I managed to sneak up the top on a break to see the following dancers, due to having my dear family on hand to help me out.


Gypsy Caravan Tribal Dancers



The highlight of the day was making friends with Rebecca Brain (BOSS Vice President), also from PNG.  I was so delighted when she took a copy of the book home to read to her children, which I wanted to gift to her, but she insisted she had to pay me something,  and paid me the retailers price and presented me with a bilum as well.  Quigley the Quoll loved that bilum!



I met some other lovely stall holders, food van people, performers, and non profits as well as the singers of the day stopping by to say hello and offer encouragement to my kids for their music.  That was just lovely.  There was also a storyteller, or was it bush poet who came and told me a long joke about Salmon Rushdie and the Atlantic ocean, because my book reminded him of it… (due to being about a fish.)


Pictured  (above) are the not for profit Days for Girls  making a difference.  There was a whole range of workshops, films, face painting, and demonstrations going on, but I didn’t have a chance to capture all that as I was chatting with people at the stall, about poetry, totems, environment and more.


Dear Elizabeth dropped by a few times to see how it was all going.

I just loved meeting so many interesting people in Boonah.

A massive, massive thank you to the people of Boonah as well as my friend Norah who said hello.  May your festival go from strength to strength.

It was also a lovely surprise for my hubby to see the father of a friend from his childhood, who now lives in Boonah!


For more photographs of the day head to my FLICKR SET

You can find out more about BOSS on their facebook page. HERE

Art singing and dancing in the Streets

One way to find a poem is to go on the lookout for street art . . .


2014-05-07 2014-05-10 001 008 June Perkins – photograph of power box Brisbane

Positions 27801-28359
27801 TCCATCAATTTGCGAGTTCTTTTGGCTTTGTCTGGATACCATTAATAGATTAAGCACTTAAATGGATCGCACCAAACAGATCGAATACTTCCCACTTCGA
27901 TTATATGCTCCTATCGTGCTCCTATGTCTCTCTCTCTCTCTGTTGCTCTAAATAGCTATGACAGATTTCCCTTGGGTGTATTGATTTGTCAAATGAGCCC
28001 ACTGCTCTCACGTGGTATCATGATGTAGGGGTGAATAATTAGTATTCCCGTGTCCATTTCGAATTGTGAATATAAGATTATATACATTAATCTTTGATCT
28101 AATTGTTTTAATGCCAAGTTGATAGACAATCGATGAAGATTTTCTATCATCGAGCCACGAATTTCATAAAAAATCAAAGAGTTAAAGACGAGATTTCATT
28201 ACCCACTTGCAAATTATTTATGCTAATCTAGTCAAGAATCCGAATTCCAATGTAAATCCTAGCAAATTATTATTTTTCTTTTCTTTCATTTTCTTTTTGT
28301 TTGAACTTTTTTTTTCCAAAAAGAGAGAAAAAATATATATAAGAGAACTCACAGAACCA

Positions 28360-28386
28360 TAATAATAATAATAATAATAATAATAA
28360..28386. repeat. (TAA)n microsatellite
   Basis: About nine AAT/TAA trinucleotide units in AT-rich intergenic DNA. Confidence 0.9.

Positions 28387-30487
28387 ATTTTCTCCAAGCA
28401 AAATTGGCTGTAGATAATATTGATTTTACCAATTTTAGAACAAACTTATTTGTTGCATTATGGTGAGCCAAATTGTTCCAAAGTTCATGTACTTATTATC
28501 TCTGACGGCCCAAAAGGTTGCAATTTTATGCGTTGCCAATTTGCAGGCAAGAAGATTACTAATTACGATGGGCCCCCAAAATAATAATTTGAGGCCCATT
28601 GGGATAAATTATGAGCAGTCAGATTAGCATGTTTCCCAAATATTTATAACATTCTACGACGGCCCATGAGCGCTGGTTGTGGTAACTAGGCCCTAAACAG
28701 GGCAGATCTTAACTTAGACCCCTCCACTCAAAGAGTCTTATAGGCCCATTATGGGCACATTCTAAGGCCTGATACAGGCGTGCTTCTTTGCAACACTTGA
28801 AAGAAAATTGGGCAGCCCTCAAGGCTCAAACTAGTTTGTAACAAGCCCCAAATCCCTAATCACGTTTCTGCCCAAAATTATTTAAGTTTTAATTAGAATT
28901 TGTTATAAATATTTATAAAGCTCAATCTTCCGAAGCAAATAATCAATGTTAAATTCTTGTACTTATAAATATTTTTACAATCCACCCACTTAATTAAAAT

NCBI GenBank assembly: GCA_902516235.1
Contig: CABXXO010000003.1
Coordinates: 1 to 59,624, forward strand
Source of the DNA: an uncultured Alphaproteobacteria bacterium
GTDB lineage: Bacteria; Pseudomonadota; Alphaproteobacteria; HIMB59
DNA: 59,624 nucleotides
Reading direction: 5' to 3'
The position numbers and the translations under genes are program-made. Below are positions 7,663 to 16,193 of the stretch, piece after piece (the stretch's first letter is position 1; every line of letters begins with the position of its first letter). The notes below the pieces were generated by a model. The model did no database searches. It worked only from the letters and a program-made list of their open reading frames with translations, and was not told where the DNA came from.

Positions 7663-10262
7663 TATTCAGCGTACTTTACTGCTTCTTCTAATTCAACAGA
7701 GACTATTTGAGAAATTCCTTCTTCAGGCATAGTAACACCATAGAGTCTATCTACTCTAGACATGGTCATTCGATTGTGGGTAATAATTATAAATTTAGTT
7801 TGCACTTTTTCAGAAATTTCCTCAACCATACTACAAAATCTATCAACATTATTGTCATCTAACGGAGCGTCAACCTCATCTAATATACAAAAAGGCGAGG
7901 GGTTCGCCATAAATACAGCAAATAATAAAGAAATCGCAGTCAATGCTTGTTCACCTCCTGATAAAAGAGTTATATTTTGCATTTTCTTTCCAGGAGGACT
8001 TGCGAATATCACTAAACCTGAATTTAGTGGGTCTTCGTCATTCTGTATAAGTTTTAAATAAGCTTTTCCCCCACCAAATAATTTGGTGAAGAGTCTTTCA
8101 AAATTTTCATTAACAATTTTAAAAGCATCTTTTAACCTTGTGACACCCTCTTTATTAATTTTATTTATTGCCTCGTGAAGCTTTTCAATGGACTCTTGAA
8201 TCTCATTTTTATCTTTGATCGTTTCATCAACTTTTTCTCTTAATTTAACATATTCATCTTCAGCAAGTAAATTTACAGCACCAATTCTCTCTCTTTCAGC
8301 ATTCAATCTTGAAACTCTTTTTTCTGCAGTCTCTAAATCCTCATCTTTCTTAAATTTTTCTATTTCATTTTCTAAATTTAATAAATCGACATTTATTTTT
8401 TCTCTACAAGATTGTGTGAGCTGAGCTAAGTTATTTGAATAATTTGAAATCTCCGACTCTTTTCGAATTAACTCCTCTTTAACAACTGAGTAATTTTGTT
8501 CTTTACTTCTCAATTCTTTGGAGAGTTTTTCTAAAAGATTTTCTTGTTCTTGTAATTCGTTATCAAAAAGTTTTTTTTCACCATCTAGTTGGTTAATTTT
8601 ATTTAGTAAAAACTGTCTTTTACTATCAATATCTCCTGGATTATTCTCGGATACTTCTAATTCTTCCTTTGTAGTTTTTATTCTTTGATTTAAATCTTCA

Art in the city, not shut away in galleries, but everywhere you look.
It’s on power boxes, telegraph poles, railway station walls.
climbs onto walls and alleyways.
chalked, painted, sprayed, and poster papered.

It’s murals with messages from Martin Luther King
everytime I used to catch the bus in Marrickville
I’d see his face with an Aboriginal flag behind it.

It’s pieces that make you think, smile, wonder remember nature.
Driving past telegraph poles to the Gold Coast
we catch nature wrapping itself around telegraph poles,
birds and trees just in case we don’t see the real
they’re there in art.
I would love to go back and photograph these artistic poles.

I think of the artists commissioned or perhaps underground ones.
What are their names?
Are their signatures there?
Is there a guidebook somewhere to tell me the story of the…

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Nature Boy

Music as an Inspiration for Poetry…



The poster words were recorded by Nat King Cole.  Nature Boy“is track #10 on the album The World Of Nat King Cole. It was written by Ahbez, Eden but made  famous by Nat.

This poster is my artistic tribute to this song, which has become a jazz standard.

Eden was a singer songwriter, Hippy nomad, beat poet,  who lived in a park in LA.

Online I found recordings by Cher, Celine Dion and  American Idol  contestant in 2011 Casey Abrams.   Furthermore, it was used in the movie Boy with the Green Hair.

I like the Ella Fitzgerald version of  Nature Boy because of the beautiful background guitar.

Another haunting version is by  Afro Blue Nature Boy .

I often enjoy writing with music in the background to find a rhythm and tone.  As a young writer I loved jazz.  Not many people in my household like…

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Owen Allen – Poets Are Pebbles – Ripple Workshop

2013-01-05 murray falls 103
Water Pebbles – June Perkins


Poetry is telling about something in our life.
Poets look closely at life around them.
Poets try to tell about life they see, or hear, or feel, or move through.
Poets also tell something new about what they experience.
Poets also try to imagine what the future might be like, from what they observe. They might imagine a future that has gone bad for us because of our actions of today. They might imagine a future that is fabulous because of the better actions we can do.
Poets try to tell these things in the fewest words they can, rather than writing a story about them. But this is not a rule and some very famous poets (e.g. Ezra Pound) have written a poem as long as a book.

Poets ask questions about everything they experience in life. They think about those things, and look at them from all different angles. This is why poets can be very important to society. Many other people learn a great many things from hearing about it through poetry.

Workshop Plan

Today I am going to show you one way of writing a poem, even when you don’t think you have anything to think about or write about. You can even do this in a group of 3 children. Do either as individuals, in small groups or as one big group.